As far as I can see, ``instance'' is the word I am proposing for that.
A member of a class C that is an instance of a subclass of C does not
have its structure and behavior controlled by the parent class C.
The subclass might shadow every slot of C with a shared slot and
might shadow every method applicable to C.

					   Common Lisp types correspond
    more closely to sets, but CLOS classes have much more structure,
    which, to me, implies a different word. 

I'm really using "member" in connection with types, but since "class"
is a subtype of "type", it applies to classes as well.

    The definition of ``class'' is as follows:

    ``A {\bit class\/} object determines the structure and behavior of a set
    of other objects, which are called its {\bit instances}.''

    [Note that this definition is wrong because it includes the word
    ``other'' which overly restricts the definition.]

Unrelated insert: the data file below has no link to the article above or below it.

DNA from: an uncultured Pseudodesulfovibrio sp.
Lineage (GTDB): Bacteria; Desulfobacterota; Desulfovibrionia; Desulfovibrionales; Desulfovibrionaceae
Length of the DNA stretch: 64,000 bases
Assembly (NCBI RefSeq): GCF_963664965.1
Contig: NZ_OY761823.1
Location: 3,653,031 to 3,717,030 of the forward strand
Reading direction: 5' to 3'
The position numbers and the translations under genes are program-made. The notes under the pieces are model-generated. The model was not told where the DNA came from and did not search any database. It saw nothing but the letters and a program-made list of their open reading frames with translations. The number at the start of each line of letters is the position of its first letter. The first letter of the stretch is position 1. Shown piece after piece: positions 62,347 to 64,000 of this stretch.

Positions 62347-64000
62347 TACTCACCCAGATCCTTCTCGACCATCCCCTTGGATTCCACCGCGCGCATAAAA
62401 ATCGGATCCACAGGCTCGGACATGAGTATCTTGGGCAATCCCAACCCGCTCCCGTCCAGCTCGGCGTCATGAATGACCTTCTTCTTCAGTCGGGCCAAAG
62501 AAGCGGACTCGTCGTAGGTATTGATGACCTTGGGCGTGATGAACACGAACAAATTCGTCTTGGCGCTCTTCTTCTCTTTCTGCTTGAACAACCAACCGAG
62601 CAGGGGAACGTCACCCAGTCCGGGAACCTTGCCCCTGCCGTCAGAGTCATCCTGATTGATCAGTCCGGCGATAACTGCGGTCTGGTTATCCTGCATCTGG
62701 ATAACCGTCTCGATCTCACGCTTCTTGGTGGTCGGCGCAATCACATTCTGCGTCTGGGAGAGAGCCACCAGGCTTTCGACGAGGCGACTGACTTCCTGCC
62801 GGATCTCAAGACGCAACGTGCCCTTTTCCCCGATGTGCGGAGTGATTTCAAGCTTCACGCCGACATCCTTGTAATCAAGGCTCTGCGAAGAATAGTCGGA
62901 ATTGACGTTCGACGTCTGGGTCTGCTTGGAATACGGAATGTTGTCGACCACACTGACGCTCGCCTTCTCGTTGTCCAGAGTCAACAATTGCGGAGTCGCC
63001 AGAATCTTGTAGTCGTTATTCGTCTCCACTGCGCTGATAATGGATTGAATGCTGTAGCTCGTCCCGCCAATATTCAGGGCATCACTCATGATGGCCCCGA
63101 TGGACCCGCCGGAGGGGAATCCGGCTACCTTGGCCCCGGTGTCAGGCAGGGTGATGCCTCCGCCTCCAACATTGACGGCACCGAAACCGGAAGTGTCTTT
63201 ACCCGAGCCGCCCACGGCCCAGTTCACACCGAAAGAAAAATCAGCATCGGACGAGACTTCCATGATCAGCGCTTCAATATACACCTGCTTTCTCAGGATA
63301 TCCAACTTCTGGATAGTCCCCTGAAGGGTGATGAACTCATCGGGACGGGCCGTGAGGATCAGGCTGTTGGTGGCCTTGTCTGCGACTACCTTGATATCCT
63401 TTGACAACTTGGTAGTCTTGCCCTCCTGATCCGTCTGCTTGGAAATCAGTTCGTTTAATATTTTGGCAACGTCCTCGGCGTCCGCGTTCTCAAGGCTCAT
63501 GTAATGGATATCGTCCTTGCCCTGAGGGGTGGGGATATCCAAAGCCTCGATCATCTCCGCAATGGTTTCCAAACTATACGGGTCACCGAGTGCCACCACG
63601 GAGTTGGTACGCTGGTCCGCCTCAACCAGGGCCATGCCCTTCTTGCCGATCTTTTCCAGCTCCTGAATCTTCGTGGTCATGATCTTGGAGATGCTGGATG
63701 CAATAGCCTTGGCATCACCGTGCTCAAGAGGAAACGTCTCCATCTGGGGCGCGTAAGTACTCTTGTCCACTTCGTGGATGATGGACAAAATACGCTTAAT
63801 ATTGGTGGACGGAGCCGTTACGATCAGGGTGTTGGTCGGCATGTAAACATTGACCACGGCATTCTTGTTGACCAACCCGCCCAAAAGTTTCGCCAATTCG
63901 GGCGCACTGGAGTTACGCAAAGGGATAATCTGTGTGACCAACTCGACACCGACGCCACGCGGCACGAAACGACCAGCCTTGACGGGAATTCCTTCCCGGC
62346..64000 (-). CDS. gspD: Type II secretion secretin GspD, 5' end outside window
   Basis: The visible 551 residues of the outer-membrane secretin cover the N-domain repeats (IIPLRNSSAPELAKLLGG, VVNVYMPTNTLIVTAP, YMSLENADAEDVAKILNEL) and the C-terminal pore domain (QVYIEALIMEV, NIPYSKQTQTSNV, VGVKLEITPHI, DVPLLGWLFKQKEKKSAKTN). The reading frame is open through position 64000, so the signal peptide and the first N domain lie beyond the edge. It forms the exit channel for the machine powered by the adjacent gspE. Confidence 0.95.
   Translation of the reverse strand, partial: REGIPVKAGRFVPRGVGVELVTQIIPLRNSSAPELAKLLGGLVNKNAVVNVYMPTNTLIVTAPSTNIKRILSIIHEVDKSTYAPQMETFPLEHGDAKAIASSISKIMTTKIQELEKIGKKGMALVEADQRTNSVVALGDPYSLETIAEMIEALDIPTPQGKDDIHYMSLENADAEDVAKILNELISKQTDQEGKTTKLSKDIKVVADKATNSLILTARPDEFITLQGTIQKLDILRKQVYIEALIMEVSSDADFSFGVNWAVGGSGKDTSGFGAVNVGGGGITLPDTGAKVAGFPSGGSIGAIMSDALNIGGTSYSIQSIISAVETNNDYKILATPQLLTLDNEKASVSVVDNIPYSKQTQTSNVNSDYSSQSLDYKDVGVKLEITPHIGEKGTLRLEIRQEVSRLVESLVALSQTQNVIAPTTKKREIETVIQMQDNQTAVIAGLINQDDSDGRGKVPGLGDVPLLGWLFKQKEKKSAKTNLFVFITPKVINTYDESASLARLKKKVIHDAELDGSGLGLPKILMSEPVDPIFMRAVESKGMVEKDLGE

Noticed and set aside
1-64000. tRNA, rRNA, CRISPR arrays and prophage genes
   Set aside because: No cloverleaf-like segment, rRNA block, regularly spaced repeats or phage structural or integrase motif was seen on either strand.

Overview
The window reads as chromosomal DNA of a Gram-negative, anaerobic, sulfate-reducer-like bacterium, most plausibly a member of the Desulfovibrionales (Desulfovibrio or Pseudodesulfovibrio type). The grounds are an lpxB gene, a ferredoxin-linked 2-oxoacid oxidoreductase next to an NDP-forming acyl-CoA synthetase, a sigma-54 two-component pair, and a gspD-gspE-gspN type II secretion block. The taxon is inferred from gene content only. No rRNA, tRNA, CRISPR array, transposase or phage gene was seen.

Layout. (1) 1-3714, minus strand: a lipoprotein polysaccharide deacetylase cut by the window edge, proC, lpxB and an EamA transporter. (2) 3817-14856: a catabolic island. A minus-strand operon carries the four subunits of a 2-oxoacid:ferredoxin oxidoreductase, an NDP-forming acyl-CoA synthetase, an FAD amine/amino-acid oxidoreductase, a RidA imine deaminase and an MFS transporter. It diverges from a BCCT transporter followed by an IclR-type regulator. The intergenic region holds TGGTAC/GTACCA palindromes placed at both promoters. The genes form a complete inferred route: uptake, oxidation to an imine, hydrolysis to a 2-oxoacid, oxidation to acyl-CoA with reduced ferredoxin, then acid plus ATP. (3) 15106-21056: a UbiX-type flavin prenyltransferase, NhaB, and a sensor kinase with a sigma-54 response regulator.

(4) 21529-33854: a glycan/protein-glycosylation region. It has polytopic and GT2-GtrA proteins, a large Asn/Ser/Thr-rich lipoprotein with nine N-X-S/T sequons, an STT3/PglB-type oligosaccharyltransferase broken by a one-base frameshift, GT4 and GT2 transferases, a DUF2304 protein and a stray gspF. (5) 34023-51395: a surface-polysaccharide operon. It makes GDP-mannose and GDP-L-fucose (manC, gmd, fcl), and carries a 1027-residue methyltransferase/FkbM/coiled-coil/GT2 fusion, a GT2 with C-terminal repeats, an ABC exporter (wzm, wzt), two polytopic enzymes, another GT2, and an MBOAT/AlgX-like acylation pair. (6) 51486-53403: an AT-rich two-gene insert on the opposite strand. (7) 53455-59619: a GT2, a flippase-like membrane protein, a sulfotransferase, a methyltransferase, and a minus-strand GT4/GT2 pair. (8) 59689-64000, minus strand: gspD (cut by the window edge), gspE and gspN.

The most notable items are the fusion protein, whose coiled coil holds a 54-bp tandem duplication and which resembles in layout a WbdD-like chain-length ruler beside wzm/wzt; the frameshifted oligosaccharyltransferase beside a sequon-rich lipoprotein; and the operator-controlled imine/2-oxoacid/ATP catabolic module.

Agreed.  standard-class is (in all known implementations) an instance of

    The only set referred to in this definition is the set of instances of
    the class; the class itself is not a set, and therefore it is
    nonsensical to say that an object is a ``member'' of a non-set.

Well, I disagree.  This part of the definition of class doesn't say that
a class is a type, but someplace else says that.  So a class is a type
and a type is a set.  CLtL page 11 says a type is a set.  You can say
that the class "names" or "designates" the set of type members, rather
than "is" that set, but that doesn't interfere with the sense of "member
of a class" as far as I can see.  If we didn't want to blur the notion
of class with the notion of type, why did we modify TYPEP to accept
class objects as the second argument?

    Moon's proposed rewording (``A structure-object is an instance whose
    class is a member of structure-class.'') should be as follows if we
    want to use the word ``member'' somehow:

    ``A structure-object is an instance whose class is a member of the set